A Jewish family of wealthy art collectors living in France since the 1870s, the Camondos were tragically murdered by the Nazis. Here British artist de Waal writes letters reflecting on assimilation, melancholy, and the vicissitudes of history to the late Moise de Camondo, whose spectacular house in Paris—filled with one of the greatest private collections of French eighteenth-century art—is now the Musée Nissim de Camondo.
The potter Edmund de Waal’s multi-prize winning 2010 family memoir The Hare With Amber Eyes uncovered the story behind a collection of 264 Japanese netsuke – small, intricately carved ivory figures including the eponymous hare – and along the way became a subtle investigation of inheritance, the Jewish diaspora, the glories and horrors of European history and the relationship between objects and memory. This new book features several of the people first encountered in Hare and again De Waal uses objects – this time the lavish collections of 18th-century French art, porcelain and furniture assembled by Moïse de Camondo in early 20th-century Paris – to explore a richly dramatic era. While Letters to Camondo would most obviously be described as a companion to the earlier book, perhaps more accurately it should be called a neighbour ... It is through 58 imaginary letters to Camondo that De Waal tells the story of the man’s life and death, his house, his collections, his world and what became of it ... De Waal’s excavation of the meanings of assimilation is considered, compassionate and appreciative of its costs, not only in blood and treasure, and its benefits ... As an artist best known for his installations of multiple porcelain vessels, he is authoritative on how objects work together and what they can mean to the people who own them and see them. But it is his own history, quietly revealed as he probes Camondo’s life, as much as his knowledge and expertise, that enriches this book.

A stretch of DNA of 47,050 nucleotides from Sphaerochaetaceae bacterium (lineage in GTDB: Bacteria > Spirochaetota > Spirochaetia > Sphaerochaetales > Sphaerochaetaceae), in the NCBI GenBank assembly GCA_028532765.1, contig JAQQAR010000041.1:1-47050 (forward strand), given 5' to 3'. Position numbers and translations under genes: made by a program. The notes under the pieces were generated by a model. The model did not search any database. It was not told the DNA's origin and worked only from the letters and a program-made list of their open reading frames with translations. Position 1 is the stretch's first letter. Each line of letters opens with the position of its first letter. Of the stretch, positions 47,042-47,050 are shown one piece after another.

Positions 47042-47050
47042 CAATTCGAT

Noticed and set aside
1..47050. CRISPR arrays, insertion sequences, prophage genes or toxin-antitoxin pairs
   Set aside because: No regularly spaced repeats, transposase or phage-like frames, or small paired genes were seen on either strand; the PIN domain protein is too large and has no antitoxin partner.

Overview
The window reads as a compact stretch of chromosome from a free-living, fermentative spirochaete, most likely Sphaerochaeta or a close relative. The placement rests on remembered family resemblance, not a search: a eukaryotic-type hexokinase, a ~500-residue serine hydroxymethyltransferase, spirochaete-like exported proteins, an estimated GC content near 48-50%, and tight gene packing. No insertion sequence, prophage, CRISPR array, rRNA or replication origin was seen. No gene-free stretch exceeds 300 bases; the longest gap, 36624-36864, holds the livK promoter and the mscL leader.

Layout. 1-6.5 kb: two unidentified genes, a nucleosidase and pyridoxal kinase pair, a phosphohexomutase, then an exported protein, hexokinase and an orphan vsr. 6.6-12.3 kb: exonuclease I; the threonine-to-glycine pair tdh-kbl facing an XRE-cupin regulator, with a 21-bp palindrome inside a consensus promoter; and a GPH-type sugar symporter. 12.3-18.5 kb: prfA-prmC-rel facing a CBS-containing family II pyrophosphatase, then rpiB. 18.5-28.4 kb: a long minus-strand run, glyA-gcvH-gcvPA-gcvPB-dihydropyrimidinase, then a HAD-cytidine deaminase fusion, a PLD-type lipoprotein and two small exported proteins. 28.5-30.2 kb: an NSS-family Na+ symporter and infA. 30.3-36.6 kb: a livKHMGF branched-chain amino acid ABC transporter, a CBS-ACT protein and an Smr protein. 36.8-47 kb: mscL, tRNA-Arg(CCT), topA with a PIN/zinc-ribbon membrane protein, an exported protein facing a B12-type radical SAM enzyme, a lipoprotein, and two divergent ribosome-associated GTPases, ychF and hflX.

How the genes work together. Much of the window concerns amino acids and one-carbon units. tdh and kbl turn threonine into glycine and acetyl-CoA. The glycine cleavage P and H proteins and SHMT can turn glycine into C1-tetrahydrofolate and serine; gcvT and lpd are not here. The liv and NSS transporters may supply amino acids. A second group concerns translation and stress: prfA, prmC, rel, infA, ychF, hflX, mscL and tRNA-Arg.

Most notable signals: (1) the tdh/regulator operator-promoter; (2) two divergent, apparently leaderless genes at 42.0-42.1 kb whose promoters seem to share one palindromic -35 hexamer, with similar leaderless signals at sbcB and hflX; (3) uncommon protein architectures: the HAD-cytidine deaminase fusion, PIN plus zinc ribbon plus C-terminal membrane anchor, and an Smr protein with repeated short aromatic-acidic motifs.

Everyone who bought, read and loved Edmund de Waal’s first book. The Hare With Amber Eyes, will find equal interest and delight in Letters to Camondo. It is a beautiful and fascinating book, even if its last pages are painful and depressing. It is also beautifully produced, on good paper with fine illustrations, and how Chatto & Windus can do this at less than the price of many shoddily-published novels beats me ... This is a marvellous book, elegant, tender, loving, appreciative, disturbing, a reminder of both the fragility and resilience of high culture, indeed civilisation.
Letters to Camondo will fascinate anyone who has projected complicated emotions onto objects ... evocative ... Although de Waal sketches the outline of the tragic story, readers looking for a more scholarly study of the Camondos may be better off turning to The House of Fragile Things, a new book by James McAuley on French Jewish collectors...De Waal offers something more personal: As an accomplished ceramic artist, he has created installations in a number of museums where he placed his own Japanese-inspired, minimalist vessels next to masterpieces of European painting, sparking fresh insights into familiar works. With its loose structure, which freely jumps between past and present, Letters to Camondo offers a literary counterpart to these striking exhibitions ... [De Waal] demonstrates, in this slim and elegant volume, how words can hold our memories as well as objects while taking up infinitely less space.